Test Drive Reviews 

2015 Dodge Challenger SRT Hellcat Test Drive

Ford unveiled an all-new Mustang for 2015. And Chevy recently released the supremely awesome Camaro Z/28. Do you think Dodge has been just sitting on their hands? Hell no! In fact, they just left the pony car wars in a cloud of tire smoke with the mighty 2015 Dodge Challenger Hellcat.

Let’s start with the numbers because that is what everyone is talking about. The Hellcat’s supercharged 6.2 liter Hemi V8 pumps out 707 horsepower and 650 lb-ft of torque. Crazy, right? That makes the Hellcat the most powerful muscle car ever built, period. Price? Dodge has always been about bang for the buck, and they managed to squeak the Hellcat in under $60,000. So how does it drive? Two words: tractable beast. But let me warn you–the sound (and thrust) of that supercharger is highly addictive. I’m sure some people are going to get into trouble in this car. And fast.

We need to take a quick step back because Dodge has made substantial changes to the entire 2015 Dodge Challenger lineup. Dodge found themselves in a fairly unique position with the Challenger. Usually a model’s sales numbers decline year-over-year until the model is refreshed or redesigned. But the Challenger’s sales have increased steadily over the years, despite the fact that it was largely unchanged since its introduction back in 2008. So Dodge wanted to be very careful about how they went about the redesign.

Inspiration came from the 1971 Challenger. Which means a new vertical split-grille up front (except for the Hellcat–more on that in a bit). Dodge knew the rear view of the 2008+ Challenger was… well, a bit awkward. So they went about fixing it with a split tail-lamp design, again inspired by the 1971 model year. That, combined with a new rear fascia, greatly improves the rear view of this muscle car.

But the real story is inside, as the interior is vastly improved, both in terms of design and materials. While at the press event in Portland, we got the grand tour from designer Dan Zimmerman (who happens to own a 1973 Challenger, which he is restoring himself). Dan is especially proud of the new center console, which now houses many of the audio and climate controls. The updated dash houses a very impressive and intuitive 7-inch LCD screen which is packed with features. The interior is now highly customizable, with more than 14 interior colors and trim options. General feel and quality is greatly improved. Basically, this is a nice place to spend time for up to five people (yes, three adults can sit in back, unlike the Mustang or Camaro).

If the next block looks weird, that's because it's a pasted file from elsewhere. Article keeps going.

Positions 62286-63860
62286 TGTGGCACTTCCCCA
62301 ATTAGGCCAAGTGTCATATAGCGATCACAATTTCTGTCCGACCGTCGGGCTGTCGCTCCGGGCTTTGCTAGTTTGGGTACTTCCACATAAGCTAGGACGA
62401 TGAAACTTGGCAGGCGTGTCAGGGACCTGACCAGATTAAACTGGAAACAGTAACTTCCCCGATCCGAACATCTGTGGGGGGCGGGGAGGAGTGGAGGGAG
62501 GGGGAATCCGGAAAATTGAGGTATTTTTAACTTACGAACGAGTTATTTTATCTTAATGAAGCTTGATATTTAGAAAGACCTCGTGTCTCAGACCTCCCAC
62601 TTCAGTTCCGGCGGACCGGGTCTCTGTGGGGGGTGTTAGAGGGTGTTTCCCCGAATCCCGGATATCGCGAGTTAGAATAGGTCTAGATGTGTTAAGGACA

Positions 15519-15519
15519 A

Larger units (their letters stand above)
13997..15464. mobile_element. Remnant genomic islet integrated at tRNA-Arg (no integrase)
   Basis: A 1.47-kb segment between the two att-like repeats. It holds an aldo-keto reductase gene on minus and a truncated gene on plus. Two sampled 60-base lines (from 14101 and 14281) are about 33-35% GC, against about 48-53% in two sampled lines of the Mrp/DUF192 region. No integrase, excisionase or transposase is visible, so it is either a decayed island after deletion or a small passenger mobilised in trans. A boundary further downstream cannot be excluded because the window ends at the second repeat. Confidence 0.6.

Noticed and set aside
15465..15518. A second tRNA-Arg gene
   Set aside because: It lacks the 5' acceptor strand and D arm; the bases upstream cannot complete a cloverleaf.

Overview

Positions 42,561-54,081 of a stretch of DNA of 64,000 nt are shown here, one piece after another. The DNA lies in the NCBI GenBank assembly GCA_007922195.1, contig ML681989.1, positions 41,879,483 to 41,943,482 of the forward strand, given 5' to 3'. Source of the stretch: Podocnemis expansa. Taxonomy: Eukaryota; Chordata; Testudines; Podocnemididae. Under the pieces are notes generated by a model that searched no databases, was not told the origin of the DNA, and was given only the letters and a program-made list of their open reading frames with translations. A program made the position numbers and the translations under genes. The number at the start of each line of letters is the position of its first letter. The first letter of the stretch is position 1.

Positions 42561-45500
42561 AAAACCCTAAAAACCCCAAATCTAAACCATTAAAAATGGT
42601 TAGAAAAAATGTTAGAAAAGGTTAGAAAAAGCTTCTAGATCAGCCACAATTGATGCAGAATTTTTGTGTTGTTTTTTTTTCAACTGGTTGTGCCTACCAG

Let’s get back to performance, because ultimately that is what this car is about. While all Challenger engines received modest bumps in power, the Hellcat gets the real monster, an all-new supercharged 6.2 liter Hemi, which is 91-percent new compared to the motor in the 392 cars. You have a choice of a 6-speed manual or a sophisticated 8-speed automatic–both substantially beefed up to handle all that power. We drove both and honestly came away thinking we’d probably go with the automatic in this car. It’s that good.

There are a lot of subtle yet unique features exclusive to the Hellcat. For example, the inner-headlights sport air inlets that feed the twin-screw supercharger. Recessed hood vents pull heat from the engine compartment while a fully functional Trans-Am style hood scoop aids with air induction. The added duck-bill fascia splitter greatly improves the aerodynamics of the big car.

Need to stop? The Hellcat sports HUGE brakes: 15.4-inch Brembo 2-piece rotors with 6-piston Brembo calipers up front and 4-piston rear. The Hellcat comes with 20 x 9.5-inch forged aluminum wheels with 275/40R20 Pirelli P Zero tires at all four corners. And the adjustable Bilstein suspension helps keeps the 4,400 pound car in control of any situation.

So does it have too much power? And what if you want to loan it to a friend, a spouse or maybe even your teenage offspring? Each Hellcat comes with two keys–a red key and a black key. The red key gives you everything but the black key limits the driver to a measly 500 horsepower. Better yet, there is also a “valet mode” that you can set when you go to your favorite restaurant. This cuts power, limits the engine to 4,000 rpm, locks out first gear, disables the paddle shifters, sets stability control and disables launch control. Not a bad idea, especially if you don’t want to see YOUR Hellcat spinning smoky donuts on YouTube.

Gas mileage? This is not something you usually talk about with muscle cars. Still, the 392 car is rated at 14 city and 23 highway for the manual and 15 city and 23 highway for the automatic. The Hellcat? We haven’t seen numbers yet, but it is estimated that you can get 20 mpg on the highway if you go easy on the throttle. Good luck with that.

It’s truly astounding that you can now go to your local Dodge dealership and for less than $60,000 order a car with more horsepower than most supercars. This meanace runs 10-second quarter miles bone stock, yet it has a usable back seat and a large trunk. This is no pony car. You can call it a true GT car or a refined muscle car. But it’s probably best to just call it the Hellcat.

Be sure to check out AutoNation’s video review below!

Related posts